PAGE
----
For some, a contortionist is nothing more than a freak-show act, doing something unnatural, not a thing of grace or beauty. But in Mongolia, flexing and bending the body into seemingly impossible positions has been perfected into what some call a uniquely Mongolian tradition. And these advocates of the art form are seeking international recognition.
Ochir Damchaa chuckles as he drives his second-hand Toyota sedan through the alleyways of Nalaikh, a ramshackle town 35 kilometers east of Ulaanbaatar: “There’re just two kinds of jobs here: drive a taxi, or dig coal.”
Mongolia’s sweeping steppe and nomadic heritage attract tens of thousands of tourists from around the world each summer. Come winter, though, popular tourist spots are eerily deserted; tour operators have traditionally hibernated. But some are starting to ask: ‘are we missing an opportunity?’
The lumbering and stubborn Bactrian camel might not be an obvious contender in a polo match, but a Mongolian initiative to save the two-humped beasts is taking a traditional sport of the steppes and giving it a new twist.
Foreign donors and the Mongolian government are pumping millions of dollars into cleaning up Ulaanbaatar’s smoggy winter air, which the US Embassy calls one of Mongolia’s most critical environmental concerns. But as yet another relief project draws to a close, the city has little to show but more stubborn gray haze.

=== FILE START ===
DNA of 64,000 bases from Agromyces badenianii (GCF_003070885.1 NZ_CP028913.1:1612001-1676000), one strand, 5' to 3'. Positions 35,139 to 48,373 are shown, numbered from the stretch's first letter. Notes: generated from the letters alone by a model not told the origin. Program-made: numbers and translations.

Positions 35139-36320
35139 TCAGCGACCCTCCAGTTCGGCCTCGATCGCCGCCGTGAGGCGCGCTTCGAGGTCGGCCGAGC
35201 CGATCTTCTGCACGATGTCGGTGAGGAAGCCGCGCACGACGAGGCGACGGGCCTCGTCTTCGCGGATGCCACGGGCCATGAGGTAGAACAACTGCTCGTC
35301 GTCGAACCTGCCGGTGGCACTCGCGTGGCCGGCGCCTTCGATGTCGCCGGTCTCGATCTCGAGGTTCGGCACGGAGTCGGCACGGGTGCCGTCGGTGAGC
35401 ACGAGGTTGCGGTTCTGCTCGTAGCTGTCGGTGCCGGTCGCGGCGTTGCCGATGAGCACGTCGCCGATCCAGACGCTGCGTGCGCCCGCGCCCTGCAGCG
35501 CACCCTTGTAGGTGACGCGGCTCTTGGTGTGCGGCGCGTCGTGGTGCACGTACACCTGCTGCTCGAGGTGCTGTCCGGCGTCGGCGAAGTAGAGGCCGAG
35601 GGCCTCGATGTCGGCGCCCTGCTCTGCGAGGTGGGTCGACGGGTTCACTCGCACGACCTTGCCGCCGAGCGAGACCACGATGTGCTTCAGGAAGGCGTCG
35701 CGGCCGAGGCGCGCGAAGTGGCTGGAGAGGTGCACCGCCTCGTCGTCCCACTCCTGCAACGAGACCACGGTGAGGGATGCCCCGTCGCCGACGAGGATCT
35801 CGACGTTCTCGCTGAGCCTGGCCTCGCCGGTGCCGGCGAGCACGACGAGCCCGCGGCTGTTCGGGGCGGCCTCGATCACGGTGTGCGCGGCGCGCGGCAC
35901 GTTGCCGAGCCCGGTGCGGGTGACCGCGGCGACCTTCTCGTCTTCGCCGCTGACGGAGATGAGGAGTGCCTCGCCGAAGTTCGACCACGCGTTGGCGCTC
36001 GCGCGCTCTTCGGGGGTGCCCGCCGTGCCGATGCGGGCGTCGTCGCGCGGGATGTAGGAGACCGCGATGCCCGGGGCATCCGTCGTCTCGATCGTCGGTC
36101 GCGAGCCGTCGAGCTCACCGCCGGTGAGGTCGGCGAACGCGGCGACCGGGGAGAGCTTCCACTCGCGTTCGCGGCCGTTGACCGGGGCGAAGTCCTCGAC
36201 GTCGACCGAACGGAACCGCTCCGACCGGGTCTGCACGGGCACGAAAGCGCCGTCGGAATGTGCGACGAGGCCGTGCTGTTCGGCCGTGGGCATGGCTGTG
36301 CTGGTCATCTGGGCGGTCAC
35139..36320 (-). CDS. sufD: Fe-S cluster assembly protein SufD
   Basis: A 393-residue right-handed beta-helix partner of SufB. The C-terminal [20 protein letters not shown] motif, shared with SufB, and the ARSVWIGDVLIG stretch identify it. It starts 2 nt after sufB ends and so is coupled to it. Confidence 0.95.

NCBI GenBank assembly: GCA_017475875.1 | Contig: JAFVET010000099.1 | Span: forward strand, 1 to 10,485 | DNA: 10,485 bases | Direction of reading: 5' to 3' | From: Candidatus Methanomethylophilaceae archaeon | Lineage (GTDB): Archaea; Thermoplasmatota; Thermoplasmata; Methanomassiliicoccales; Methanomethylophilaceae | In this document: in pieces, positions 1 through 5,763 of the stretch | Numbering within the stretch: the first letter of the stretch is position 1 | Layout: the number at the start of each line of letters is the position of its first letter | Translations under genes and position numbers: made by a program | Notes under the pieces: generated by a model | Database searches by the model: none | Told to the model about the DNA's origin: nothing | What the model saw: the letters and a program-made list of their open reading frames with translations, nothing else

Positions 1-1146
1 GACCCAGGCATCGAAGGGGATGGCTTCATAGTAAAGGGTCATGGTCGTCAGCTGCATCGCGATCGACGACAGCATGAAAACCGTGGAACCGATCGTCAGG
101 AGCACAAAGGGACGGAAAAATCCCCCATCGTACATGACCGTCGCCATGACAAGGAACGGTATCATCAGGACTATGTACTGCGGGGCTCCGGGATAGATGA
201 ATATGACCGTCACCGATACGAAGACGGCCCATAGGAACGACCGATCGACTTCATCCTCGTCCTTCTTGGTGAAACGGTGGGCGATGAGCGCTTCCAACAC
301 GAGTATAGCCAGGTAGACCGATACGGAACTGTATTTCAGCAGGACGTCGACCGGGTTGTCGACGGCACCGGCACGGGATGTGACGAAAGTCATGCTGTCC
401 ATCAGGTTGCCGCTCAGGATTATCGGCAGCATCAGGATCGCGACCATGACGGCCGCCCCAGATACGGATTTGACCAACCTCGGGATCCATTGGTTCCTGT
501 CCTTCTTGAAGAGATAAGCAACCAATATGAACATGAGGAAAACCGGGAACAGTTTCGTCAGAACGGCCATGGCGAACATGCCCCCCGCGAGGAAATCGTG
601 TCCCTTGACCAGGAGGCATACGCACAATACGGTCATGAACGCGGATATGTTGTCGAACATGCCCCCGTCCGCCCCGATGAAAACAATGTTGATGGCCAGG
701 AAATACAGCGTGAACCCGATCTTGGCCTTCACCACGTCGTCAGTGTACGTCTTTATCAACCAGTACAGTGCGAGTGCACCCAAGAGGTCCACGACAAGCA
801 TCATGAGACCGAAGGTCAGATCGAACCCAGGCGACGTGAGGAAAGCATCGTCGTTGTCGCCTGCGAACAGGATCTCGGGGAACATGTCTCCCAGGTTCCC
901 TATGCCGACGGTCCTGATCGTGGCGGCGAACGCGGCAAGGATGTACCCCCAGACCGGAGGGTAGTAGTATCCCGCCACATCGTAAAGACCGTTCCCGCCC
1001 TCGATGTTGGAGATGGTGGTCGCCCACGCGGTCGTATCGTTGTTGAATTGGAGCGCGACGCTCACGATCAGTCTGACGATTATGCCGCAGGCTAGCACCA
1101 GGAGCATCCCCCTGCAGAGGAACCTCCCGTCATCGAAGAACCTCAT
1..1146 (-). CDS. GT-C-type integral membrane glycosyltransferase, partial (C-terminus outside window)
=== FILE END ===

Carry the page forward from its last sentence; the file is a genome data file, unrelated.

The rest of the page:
Many Mongolians were surprised when, one day in 2004, a corrugated-steel fence suddenly went up around Ulaanbaatar’s 35-acre Children’s Park. They were horrified six years later when only a tiny four-acre fraction of the park reopened to the public, and plans emerged for the construction of a luxury hotel and other private developments on the rest of the area.
On a chilly morning recently, workers in Ulaanbaatar dislodged Mongolia’s last statue of Soviet founder Vladimir Lenin from the downtown plinth where it had stood since 1954. A small group watched as the city’s new mayor recalled the repression that marked the communists’ years in power and denounced Lenin and his followers as "murderers.”
Mirage-like, a slinky piece of asphalt appears on the horizon after hours of driving across the dusty Gobi Desert. What’s coming into sight is the only paved surface for miles around. Yet many trucks are driving alongside the new highway, not on it.